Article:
The closer role is perhaps the most difficult job in major league baseball. If not the most difficult, it surely is the most highly scrutinized and insecure position on any team.
Before two weeks of the 2010 regular season had passed, four teams had already changed pitchers filling this important role. Looking around the league, it is possible that these are just the first amongst other similar moves by teams that do not have the luxury of calling on Mariano Rivera.
In Baltimore, big free-agent acquisition Mike Gonzalez hit heavy turbulence blowing two saves in three chances before being placed on the DL for shoulder stiffness. He was replaced by Jim Johnson, who filled the role late last season after the Orioles traded George Sherrill.
Similarly, Angels lefty Brian Fuentes was placed on the 15-day disabled list and replaced by Fernando Rodney.
Injuries did not play a role in Texas and Toronto where each team's struggling closer was quickly demoted. Former Marlins and Cubs closer Kevin Gregg took over for young Jason Fraser, while flame throwing right-hander Neftali Feliz was handed the assignment previously held by Frank Francisco.
Besides the four aforementioned teams, within the near future, at least ten other clubs could conceivably change the name they call to nail down a victory. Here are those clubs and the odds they will make a switch.
Similar to his physique and that patch of hair on his chin, things are not always pretty with Bobby Jenks. So far, so good in the regular season, but a horrible spring and spotty performance in 2009 have the list of doubters expanding.
The hard throwing behemoth has held down the White Sox closer role for the past five seasons, but if he continues the trend of giving up the long ball, the team has some potential closers in waiting.
Former Mariner's closer J.J. Putz and hard throwing wannabe Tony Pena are waiting in the wings. High wire innings or walk-off homers could have Jenks in the hot seat.
Odds: 75/25 that Jenks holds onto the job
At the advanced age of 42 with a fastball in the mid-80's, many wonder if this could be the year that hitters finally catch up to Trevor Hoffman? A 12.60 ERA and a couple blown saves have a way of doing that.
The Major League's All-Time saves leader has gotten off to a rocky start, failing to convert save opportunities by surrendering two-out home runs in consecutive games. It was the first time that Hoffman blew back-to-back saves since 2007.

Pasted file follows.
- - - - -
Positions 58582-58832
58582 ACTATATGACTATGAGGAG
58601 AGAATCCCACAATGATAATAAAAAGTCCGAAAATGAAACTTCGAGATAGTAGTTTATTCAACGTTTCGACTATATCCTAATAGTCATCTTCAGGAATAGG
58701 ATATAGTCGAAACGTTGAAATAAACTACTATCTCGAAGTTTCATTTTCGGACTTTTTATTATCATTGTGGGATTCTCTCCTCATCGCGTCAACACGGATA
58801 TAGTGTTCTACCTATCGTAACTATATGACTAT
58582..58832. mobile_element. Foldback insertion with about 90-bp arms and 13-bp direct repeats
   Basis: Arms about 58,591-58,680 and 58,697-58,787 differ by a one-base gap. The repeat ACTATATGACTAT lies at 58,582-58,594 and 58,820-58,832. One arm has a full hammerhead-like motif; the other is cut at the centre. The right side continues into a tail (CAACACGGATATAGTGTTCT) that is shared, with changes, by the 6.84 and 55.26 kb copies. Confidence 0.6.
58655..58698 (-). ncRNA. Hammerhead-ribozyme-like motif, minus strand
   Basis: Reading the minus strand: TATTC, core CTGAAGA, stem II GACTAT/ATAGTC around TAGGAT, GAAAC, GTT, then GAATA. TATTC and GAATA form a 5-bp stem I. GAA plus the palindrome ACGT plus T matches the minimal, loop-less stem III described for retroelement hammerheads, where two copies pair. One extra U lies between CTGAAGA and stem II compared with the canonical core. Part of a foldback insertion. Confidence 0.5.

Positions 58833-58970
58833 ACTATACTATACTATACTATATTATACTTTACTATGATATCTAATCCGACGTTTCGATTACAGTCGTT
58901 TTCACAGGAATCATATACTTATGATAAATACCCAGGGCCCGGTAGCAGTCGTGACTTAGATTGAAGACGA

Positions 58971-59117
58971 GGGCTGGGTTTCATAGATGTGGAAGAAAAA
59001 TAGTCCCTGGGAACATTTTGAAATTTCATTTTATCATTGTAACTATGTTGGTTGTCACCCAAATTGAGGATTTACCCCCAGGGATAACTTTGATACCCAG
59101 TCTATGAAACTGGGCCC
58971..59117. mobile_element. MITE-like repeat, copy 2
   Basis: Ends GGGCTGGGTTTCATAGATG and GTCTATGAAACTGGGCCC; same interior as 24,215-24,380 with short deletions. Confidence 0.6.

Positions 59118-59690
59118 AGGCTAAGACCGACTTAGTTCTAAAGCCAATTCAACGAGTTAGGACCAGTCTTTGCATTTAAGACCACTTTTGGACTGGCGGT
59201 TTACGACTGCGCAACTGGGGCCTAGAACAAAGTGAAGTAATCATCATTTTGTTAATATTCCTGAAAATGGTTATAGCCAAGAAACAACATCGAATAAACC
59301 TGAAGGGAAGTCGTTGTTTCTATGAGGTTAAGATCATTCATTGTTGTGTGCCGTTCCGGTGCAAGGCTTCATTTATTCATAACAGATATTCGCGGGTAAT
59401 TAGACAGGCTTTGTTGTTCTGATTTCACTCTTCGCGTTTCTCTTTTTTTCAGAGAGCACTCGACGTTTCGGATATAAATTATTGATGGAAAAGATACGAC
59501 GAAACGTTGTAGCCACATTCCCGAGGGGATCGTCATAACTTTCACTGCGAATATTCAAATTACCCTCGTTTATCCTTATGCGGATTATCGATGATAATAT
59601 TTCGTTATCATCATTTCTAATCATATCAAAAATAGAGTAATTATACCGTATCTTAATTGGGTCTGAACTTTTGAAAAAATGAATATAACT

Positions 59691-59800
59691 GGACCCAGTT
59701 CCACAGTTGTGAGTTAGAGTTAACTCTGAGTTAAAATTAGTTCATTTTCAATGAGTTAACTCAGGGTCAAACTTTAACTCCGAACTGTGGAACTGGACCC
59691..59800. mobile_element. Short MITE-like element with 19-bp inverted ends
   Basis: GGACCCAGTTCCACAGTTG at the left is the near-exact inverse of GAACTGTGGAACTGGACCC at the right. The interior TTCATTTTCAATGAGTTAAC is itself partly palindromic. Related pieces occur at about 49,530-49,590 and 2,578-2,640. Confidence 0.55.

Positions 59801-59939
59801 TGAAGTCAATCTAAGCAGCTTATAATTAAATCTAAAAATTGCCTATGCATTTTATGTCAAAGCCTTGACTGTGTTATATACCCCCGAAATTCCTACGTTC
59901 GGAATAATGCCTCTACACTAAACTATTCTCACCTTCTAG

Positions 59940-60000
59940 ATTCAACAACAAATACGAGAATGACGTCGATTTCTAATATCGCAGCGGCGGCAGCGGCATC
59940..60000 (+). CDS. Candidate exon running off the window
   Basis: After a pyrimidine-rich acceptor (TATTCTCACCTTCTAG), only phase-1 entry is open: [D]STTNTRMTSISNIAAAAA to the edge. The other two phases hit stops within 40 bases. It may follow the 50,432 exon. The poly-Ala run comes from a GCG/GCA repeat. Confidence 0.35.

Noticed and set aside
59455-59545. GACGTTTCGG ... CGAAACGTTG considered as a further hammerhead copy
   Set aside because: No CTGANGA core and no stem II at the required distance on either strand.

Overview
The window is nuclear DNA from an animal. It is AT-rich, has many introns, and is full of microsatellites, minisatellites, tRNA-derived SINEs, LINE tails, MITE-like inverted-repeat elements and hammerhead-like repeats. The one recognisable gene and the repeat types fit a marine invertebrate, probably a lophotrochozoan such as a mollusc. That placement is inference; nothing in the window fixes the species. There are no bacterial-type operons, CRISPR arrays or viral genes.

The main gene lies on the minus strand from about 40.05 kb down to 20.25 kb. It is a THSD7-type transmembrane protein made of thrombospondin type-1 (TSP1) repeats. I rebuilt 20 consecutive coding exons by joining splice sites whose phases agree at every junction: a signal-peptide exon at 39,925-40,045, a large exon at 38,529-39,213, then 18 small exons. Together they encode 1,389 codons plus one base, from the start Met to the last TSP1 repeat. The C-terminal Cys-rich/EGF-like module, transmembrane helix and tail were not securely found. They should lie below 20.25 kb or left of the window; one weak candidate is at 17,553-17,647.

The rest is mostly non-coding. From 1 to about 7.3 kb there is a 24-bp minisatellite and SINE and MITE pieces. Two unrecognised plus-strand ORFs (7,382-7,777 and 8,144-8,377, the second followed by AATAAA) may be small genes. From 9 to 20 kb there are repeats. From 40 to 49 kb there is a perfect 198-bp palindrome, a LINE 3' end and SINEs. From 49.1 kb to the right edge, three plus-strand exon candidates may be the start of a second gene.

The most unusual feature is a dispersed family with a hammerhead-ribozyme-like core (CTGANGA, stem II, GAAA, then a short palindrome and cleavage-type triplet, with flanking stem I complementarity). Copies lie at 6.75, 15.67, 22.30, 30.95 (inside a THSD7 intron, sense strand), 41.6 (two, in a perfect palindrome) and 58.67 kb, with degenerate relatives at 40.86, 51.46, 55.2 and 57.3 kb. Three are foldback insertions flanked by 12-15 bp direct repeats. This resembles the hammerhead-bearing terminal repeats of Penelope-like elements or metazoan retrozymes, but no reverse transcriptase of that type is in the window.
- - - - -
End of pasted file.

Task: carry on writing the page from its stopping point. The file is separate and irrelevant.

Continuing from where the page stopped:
Considering the track record of the future "Hall of Famer," there would probably be little concern if he were younger and relying on hard stuff. Similar to Jamie Moyer in Philadelphia, though, anytime a soft tossing elder statesman struggles, the tendency is to wonder if baseball's "Father Time" has finally claimed another?
Odds: 75/25 chance that Hoffman works it out
In desperate need of a closer, the Washington Nationals took a chance by signing Matt Capps to a 1-year, $3.5 million contract. Capps was coming off a rough season that saw his ERA balloon to 5.80 with hitters racking up a .324 average against him.
The Nats are hoping that he regains the form that he showed in 2007 and 2008 as the Pirates closer. The early returns are good as Capps has recorded five saves and a paltry 1.42 ERA.
The 27-year old right-hander has decided to revert to his early career approach by relying heavily on his mid-90's fastball. It appears to be serving him well, but its a long season in which hitters can adjust.
The team drafted Drew Storen out of Stanford with the tenth overall pick in the 2009 amateur draft. They hope to fast track and envision him as the closer of the future. When the Nationals fall far enough off the pace, they may decide to accelerate his arrival in the bigs.
Odds: 75/25 that Capps closes all year
What a difference a year makes. Brad Lidge culminated a perfect season with a triumphant leap into the air to conclude the 2008 World Series—and then suffered through a nightmarish 2009 encore.
One year its 48 saves in 48 chances and a massive, diamond-studded piece of bling on his hand. The next year its 0-8 with a 7.21 ERA and a meltdown in the Fall Classic that may have killed any chances of a repeat.
When the season ended, Lidge went under the knife to repair damage to both his knee and elbow. While he continues rehab in Florida, Ryan Madson is handling the closing duties.
Although Madson's performance in the role continues to fall short of his potential, Manager Charlie Manuel will likely have a much shorter rope for Lidge this season. His rehab outings have been mixed, and if he mirrors last season's performance once he gets back to the big club, Manuel might opt to let Madson grow into the closer role.
Odds: 70/30 that Lidge hangs onto the closer job
Minnesota fans were anxiously awaiting the opening of their brand new stadium and for their beloved Twins to make another run at postseason success when something ugly happened. All-Star closer Joe Nathan tore an elbow ligament and was lost for the season.
The Twins went from having the major advantage of having one of the best closers in the business to searching their roster for a solution. Up stepped (and we mean up) giant right-hander Jon Rauch.
Manager Ron Gardenhire first contemplated a closer by committee approach, but then decided to name Rauch to fill the role. That decision has looked golden so far.
The 6' 11" Rauch has posted six saves and a 1.50 ERA in six games. The 31-year hurler has flashed potential with the White Sox, Nationals, Diamondbacks and last year in Minnesota, but has never really been "the man."